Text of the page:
While he's written some superior songs for Tonight I'm Yours, Stewart seems to be struggling a bit as a lyricist (why else include three cover versions?). Though it's intelligent, "Jealous" sounds like a leftover tune about the breakup with Britt Ekland and lacks the murderous ache and mortal terror of Foot Loose & Fancy Free's "You Got a Nerve." "Sonny," an unhappy love song that spins off the lines of "Just like a Woman," gets you halfway home but stubbornly fails to deliver (as Atlantic Crossing's "Still Love You" did). The hurt may be there, yet somehow I don't believe a word of it. "Tonight I'm Yours (Don't Hurt Me)" doubles nicely as romantic fantasy and a position paper for the resurrected Rod. But do we really need another rabble-rousing, night-on-the-town rocker like "Tora, Tora, Tora (Out with the Boys)," a number that Stewart seems to retool for every album?

Aside from the artist's improved attitude and some sparkling performances, Tonight I'm Yours either sinks or swims on the basis of its cover versions and "Young Turks," "Never Give Up on a Dream" and "Only a Boy." If you're a Sex Pistols aficionado and a student of post-1977 rock history, the very idea of Rod Stewart writing a song called "Young Turks" is extremely ironic, as are these lyrics:

Young hearts, be free tonight
Time is on your side
Don't let 'em put you down
Don't let 'em push you around
Don't let 'em ever change your point of view.

Still, the tune works as a tale about runaway lovers, and Stewart fills in the details with understated and economic skill. And if you're reminded of a Dire Straits track or the singer's own "The Killing of Georgie," so what?

"Never Give Up on a Dream" sounds like a cross between Paul Simon's "Bridge over Troubled Water" and Gavin Sutherland's "Sailing" (Atlantic Crossing), and may do for distance running what "Theme from Rocky" did for boxing, Dedicated to the late Terrance Stanley Fox, a cancer victim who ran 3339 miles across Canada on an artificial leg before finally succumbing to the disease, "Never Give Up on a Dream" is grandly, compassionately, even ridiculously moving (the latter because Stewart's arrangement and vocal pull out stops that haven't been invented yet). Some people may find this number too sentimental and overwrought, but every marathoner I've played it for (myself included) has come away with a lump in his throat as big as Terry Fox' heart. Most nonrunners will probably react the same way.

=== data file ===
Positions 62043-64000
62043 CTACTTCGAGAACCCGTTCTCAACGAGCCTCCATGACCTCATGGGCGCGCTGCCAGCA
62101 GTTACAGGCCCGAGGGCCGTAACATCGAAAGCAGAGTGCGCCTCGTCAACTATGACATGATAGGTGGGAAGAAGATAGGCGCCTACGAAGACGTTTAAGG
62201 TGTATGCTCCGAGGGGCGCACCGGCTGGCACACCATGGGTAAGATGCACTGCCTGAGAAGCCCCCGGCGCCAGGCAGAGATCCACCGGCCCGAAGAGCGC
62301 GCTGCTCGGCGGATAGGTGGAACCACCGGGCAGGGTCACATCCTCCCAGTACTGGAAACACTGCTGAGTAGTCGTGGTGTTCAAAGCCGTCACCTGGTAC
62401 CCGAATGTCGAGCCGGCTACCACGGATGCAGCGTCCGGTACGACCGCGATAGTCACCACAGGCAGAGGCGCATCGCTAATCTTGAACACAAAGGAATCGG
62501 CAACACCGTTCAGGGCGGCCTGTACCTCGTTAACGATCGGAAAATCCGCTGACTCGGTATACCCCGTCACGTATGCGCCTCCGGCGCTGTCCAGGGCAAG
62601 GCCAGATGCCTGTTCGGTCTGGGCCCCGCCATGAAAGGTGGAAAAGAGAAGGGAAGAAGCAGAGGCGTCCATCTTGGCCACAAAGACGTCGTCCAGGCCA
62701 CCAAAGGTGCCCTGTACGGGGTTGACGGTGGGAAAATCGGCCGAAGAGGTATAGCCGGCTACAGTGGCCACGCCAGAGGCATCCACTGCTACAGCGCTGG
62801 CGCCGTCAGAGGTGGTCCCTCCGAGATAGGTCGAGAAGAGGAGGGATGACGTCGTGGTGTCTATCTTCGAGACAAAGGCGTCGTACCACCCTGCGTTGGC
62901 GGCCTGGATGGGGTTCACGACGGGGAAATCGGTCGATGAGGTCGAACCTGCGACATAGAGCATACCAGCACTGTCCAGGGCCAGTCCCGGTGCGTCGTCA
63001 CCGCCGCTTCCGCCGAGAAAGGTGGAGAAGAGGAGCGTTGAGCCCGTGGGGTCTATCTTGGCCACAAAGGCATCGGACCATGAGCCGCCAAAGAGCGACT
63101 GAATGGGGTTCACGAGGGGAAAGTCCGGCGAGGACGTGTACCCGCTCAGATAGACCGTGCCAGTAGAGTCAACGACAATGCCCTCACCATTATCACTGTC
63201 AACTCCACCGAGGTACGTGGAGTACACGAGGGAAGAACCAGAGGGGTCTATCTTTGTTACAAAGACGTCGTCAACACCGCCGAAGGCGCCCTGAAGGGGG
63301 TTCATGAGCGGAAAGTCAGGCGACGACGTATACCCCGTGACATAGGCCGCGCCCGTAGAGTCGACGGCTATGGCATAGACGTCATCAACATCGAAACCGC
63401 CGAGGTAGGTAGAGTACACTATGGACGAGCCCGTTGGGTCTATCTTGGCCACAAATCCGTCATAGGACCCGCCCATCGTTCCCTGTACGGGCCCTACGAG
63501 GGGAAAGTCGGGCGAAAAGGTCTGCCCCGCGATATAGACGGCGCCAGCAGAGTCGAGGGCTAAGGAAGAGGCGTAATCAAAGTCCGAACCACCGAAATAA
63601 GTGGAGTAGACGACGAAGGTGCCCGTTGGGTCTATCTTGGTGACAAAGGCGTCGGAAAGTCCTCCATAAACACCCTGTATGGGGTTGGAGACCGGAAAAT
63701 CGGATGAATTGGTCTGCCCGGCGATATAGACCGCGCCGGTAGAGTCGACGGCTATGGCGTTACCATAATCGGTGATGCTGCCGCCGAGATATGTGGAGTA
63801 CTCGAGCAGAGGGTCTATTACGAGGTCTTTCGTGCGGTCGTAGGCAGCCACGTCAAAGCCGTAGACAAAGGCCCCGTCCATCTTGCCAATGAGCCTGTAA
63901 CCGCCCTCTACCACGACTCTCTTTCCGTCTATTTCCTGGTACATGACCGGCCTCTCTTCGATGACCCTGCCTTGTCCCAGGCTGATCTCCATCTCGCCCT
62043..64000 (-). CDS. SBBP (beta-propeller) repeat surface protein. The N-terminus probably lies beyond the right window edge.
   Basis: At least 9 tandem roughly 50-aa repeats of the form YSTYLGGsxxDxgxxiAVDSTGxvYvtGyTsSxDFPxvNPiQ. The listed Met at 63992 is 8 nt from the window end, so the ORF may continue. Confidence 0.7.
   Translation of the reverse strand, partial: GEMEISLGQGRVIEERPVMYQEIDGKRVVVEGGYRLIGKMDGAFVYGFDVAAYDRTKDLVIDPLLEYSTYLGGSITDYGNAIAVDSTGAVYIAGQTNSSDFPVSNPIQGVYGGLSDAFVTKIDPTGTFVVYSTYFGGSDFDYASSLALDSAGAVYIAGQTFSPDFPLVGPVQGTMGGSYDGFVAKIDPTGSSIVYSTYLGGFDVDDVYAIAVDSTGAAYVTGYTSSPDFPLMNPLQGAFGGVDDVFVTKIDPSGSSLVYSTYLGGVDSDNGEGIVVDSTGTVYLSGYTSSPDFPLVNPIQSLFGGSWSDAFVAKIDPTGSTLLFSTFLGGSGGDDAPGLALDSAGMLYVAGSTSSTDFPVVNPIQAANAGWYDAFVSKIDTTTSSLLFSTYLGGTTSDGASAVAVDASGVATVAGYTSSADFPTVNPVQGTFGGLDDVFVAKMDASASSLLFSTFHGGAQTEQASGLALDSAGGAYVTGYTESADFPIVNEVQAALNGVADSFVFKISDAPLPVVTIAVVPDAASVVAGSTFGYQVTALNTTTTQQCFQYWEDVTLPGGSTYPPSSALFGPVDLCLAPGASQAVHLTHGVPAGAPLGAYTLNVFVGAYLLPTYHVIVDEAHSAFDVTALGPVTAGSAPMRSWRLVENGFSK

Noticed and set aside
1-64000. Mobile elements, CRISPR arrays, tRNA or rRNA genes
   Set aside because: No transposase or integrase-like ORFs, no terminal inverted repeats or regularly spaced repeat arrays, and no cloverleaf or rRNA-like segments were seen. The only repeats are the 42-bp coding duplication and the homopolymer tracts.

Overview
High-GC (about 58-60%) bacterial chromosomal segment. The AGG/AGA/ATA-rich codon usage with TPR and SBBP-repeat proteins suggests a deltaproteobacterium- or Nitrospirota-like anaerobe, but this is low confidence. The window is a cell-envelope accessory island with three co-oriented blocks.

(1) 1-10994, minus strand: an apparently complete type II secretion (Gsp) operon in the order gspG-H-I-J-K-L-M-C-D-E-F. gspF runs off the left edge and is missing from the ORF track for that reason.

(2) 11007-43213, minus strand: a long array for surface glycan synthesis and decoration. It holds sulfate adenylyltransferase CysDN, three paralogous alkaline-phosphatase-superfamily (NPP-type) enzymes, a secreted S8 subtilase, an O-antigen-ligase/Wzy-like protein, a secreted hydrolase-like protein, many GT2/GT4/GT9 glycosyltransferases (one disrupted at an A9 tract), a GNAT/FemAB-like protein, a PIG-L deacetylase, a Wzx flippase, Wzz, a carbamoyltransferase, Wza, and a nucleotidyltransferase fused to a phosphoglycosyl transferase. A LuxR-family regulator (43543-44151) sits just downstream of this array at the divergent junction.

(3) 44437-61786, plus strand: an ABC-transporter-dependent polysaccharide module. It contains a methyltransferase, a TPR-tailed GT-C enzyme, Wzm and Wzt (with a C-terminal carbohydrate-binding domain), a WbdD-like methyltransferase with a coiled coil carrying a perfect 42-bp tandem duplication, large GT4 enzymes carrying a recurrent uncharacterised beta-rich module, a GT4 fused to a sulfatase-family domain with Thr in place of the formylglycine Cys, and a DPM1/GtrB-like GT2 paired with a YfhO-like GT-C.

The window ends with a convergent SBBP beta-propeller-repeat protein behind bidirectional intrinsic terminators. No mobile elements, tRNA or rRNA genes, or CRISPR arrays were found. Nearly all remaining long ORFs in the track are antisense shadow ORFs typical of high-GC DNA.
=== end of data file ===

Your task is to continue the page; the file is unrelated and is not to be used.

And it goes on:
A sequel to Foot Loose & Fancy Free's "I Was Only Joking," "Only a Boy" is Tonight I'm Yours' lyrical high point. Stewart's at his best—and most serious—when he's comically confessing some misadventure (youthful or otherwise), and it's lines like these that make us love him:

Rock & roll was in my brains
Eddie Cochran running through my veins ...
The blues I played were Mississippi made
And every Friday night I'd fall in love
Football fields and teenage feels
Nothing's enough!
Only a boy, dressing to kill
Passion to spill, hand in the till
Only a boy, slipping it in
Thin as a pin
Chasing a dream.

There's even a fiddle for old-time's sake.

That's the comeback record, make of it what you will. As a young man in his twenties, Rod Stewart seemed to possess an age-old wisdom: some of the things he told us we might have learned from our grandfathers. In his thirties, however, he suddenly metamorphosed into Jayne Mansfield. What's a fan to think? Because of its instantaneous, combustible and life-affirming/life-threatening nature, rock & roll—not unlike first love — often changes so fast that you don't know what to make of it. Hoping you're not a total fool, you close your eyes, kiss the girl, and she shows you the door. But is it an entrance or an exit? Small wonder we're all scarred and scared.